It rained this week! I’m not complaining we need it, so when He-Man and I went for a hike on Saturday we went late morning to let it dry out a bit, and get warmer. We kept to the paved streets in the nearby hills b/c I did not want to trod uphill and down in the mud on the trails.  We walked just over 2 miles and gained about 600ft in elevation.  It felt like a workout.

FWIW: If I’m hiking or stretching my legs with a hike I’d rather go uphill for a bigger pay off verses a longer, flat walk.  Since it was late morning there wasn’t any wildlife; the birds, deer, coyotes, and wild turkey were all napping I guess.  Not a bad place to be on a late Saturday morning though. 🙂

Sunday it rained all day. Like me all the wildlife was hunkered down somewhere cozy, warm, and dry.

So, it’s to my archives we go.

Here are a few wild ones that visit my backyard bushes and feeders taken last year.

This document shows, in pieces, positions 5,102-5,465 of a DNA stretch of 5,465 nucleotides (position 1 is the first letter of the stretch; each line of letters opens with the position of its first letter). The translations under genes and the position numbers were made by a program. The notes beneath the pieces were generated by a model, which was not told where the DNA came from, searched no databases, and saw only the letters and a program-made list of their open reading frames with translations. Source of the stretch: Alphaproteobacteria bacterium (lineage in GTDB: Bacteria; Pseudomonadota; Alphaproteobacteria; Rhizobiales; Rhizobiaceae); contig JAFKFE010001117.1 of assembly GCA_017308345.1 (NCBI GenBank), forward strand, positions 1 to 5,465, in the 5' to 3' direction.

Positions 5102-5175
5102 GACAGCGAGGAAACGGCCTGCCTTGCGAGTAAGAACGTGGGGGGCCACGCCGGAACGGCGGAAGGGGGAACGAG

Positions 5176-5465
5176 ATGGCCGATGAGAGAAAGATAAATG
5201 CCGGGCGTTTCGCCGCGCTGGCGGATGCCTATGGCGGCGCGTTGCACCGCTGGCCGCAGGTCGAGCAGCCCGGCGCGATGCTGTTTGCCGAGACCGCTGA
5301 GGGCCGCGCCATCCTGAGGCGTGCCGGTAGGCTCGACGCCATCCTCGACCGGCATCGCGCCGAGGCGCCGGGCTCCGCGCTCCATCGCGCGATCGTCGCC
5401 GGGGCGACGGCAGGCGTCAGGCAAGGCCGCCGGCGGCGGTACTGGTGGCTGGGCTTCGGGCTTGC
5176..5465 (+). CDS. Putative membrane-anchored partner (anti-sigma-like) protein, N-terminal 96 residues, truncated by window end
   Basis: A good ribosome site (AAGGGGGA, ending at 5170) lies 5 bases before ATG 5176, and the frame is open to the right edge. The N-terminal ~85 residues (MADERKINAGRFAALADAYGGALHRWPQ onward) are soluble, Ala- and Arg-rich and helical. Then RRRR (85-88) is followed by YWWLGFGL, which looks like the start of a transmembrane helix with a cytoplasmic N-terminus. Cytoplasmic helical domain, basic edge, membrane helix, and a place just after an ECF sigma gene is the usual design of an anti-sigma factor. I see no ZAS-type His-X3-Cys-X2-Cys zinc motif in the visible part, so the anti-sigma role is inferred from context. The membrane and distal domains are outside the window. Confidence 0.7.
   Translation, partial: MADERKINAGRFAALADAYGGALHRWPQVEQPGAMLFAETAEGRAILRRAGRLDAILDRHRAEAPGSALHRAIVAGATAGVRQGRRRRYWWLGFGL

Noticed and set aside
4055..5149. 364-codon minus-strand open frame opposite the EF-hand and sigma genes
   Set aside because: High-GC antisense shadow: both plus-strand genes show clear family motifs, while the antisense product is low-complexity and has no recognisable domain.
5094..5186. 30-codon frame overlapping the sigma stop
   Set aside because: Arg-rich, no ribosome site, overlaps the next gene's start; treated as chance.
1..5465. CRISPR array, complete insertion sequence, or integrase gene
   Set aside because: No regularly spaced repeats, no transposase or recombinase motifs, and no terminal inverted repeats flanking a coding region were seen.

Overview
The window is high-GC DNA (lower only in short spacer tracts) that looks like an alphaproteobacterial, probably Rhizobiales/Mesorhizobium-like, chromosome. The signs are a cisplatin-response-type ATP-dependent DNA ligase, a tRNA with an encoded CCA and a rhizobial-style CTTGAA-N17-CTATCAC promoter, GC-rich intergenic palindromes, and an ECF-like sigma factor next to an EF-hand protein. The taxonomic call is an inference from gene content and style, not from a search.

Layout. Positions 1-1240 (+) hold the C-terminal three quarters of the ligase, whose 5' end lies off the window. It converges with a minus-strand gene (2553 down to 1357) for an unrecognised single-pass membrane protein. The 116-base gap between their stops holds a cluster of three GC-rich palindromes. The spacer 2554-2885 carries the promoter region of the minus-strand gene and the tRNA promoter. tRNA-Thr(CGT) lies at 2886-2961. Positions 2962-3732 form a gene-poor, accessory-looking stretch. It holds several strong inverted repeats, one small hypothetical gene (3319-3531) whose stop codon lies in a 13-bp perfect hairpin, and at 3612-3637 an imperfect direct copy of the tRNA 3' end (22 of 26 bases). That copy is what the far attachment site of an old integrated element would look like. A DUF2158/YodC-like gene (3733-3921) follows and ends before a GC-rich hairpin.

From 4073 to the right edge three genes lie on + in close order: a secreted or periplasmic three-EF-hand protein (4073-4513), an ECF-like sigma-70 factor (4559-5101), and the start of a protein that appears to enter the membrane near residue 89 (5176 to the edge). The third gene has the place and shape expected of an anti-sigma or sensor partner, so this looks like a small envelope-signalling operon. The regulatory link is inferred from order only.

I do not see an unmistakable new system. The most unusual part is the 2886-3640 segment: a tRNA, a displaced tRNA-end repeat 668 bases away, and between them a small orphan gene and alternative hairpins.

hum… something Squirrely (sp?) is going on here…

Bird Feeder Raider

Yep! This one found the one feeder he/she can get in to!

Squirrel at Bird Feeder

Then there’s the fence sitters.

Morning Dove

California Towhee

The top bird is a Mourning Dove…which I’m thinking was born in the hanging basket on my patio, or their Mother.  The bottom bird is a California Towhee. I can’t tell if it’s the male of female.

 

I hope you’re all having a wonderful week and staying warm!

Nikon D700| Nikkor 200-500mm| Hoodman Digital Film| PS CC 2018

more to come…

 

W.W. 52/52 “What you get by achieving your goals is not as important as what you become by achieving your goals.” Zig Ziglar

Copyright ©2017 Deborah M. Zajac. ALL RIGHTS RESERVED

52 52 Yellow Rumped Warbler

52 weeks of Wordless Wednesday

52 weeks